5. Making progress on diversity and gender balance
6. Committing to an innovation programme
7. Pursuing international business opportunities
8. Playing an active role in the community
9. Committing to prompt payment
Clearly the five elements of the Fair Work Framework envisage a very similar landscape to the nine commitments of the Scottish Business Pledge, but neither organisation currently provides any guidance on how they map across each other. I will attempt that mapping in this article.
The first element of the Fair Work Framework is Effective Voice. “Effective Voice requires a safe environment where dialogue and challenge are dealt with constructively and where employee views are sought out, listened to and can make a difference”.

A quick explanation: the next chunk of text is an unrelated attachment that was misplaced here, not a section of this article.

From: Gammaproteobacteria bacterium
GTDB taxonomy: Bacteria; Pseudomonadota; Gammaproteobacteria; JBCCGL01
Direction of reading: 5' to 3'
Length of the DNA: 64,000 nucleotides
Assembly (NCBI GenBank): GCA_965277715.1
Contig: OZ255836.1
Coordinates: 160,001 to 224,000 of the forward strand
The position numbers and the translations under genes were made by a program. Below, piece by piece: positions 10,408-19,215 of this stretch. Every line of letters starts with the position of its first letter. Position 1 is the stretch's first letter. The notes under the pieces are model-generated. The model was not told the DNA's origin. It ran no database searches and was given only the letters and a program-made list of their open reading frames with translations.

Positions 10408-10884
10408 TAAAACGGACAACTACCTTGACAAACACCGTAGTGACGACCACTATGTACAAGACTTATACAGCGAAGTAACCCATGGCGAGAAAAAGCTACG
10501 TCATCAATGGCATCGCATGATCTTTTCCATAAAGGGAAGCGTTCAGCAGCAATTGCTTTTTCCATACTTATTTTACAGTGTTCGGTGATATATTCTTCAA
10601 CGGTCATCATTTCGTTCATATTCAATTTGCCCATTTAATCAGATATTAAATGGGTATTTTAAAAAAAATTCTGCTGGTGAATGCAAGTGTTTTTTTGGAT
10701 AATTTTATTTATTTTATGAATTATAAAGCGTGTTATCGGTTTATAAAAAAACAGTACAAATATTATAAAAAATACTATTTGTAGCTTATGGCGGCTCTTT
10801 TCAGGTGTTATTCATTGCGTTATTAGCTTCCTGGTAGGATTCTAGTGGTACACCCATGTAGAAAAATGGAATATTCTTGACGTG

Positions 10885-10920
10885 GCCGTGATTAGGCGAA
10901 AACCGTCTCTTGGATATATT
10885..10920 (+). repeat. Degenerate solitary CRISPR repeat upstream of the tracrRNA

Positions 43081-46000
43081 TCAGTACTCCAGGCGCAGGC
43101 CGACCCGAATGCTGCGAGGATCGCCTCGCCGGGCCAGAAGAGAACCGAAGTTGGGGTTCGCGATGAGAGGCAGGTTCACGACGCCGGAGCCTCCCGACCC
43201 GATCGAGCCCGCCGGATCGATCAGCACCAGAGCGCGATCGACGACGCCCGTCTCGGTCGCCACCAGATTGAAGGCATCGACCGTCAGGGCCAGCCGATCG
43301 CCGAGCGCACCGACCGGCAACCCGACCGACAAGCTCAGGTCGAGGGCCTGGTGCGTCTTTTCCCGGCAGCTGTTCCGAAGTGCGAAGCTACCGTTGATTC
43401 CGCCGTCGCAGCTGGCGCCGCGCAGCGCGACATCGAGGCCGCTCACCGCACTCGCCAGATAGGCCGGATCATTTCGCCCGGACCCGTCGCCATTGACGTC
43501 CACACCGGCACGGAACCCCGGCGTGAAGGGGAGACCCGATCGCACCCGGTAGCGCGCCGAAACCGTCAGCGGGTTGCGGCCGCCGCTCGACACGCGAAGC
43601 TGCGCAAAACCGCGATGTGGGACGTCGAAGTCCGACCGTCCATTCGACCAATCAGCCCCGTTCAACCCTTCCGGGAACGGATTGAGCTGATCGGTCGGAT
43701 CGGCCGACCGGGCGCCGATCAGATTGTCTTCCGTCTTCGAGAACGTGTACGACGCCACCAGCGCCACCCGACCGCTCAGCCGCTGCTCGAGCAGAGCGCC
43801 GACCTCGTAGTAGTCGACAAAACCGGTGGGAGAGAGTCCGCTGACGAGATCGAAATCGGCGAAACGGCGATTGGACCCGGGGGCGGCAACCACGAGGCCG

The Framework argues that “Effective Voice encourages employees to engage with the organisation and put forward views and ideas in ways that can stimulate change and improvement”. Examples of mechanisms that can help deliver this are given as “approaches to trade union recognition and collective bargaining; direct and indirect involvement and participation; communication and consultation arrangements and procedures that give scope to individuals and groups to air their views, be listened to and influence outcomes”.
Effective Voice in the Fair Work Framework maps most closely to Supporting Progressive Workforce Engagement in the Scottish Business Pledge.
The second element of the Fair Work Framework is Opportunity. “Fair opportunity allows people to access and progress in work and employment and is a crucial dimension of fair work”. Opportunity, therefore, is about equality and diversity in the workplace. The Framework states that “attitudes, behaviours, policies and practices within organisations – and, crucially, the outcomes these produce – signal and reflect the value placed on fair opportunity” [by the organisation].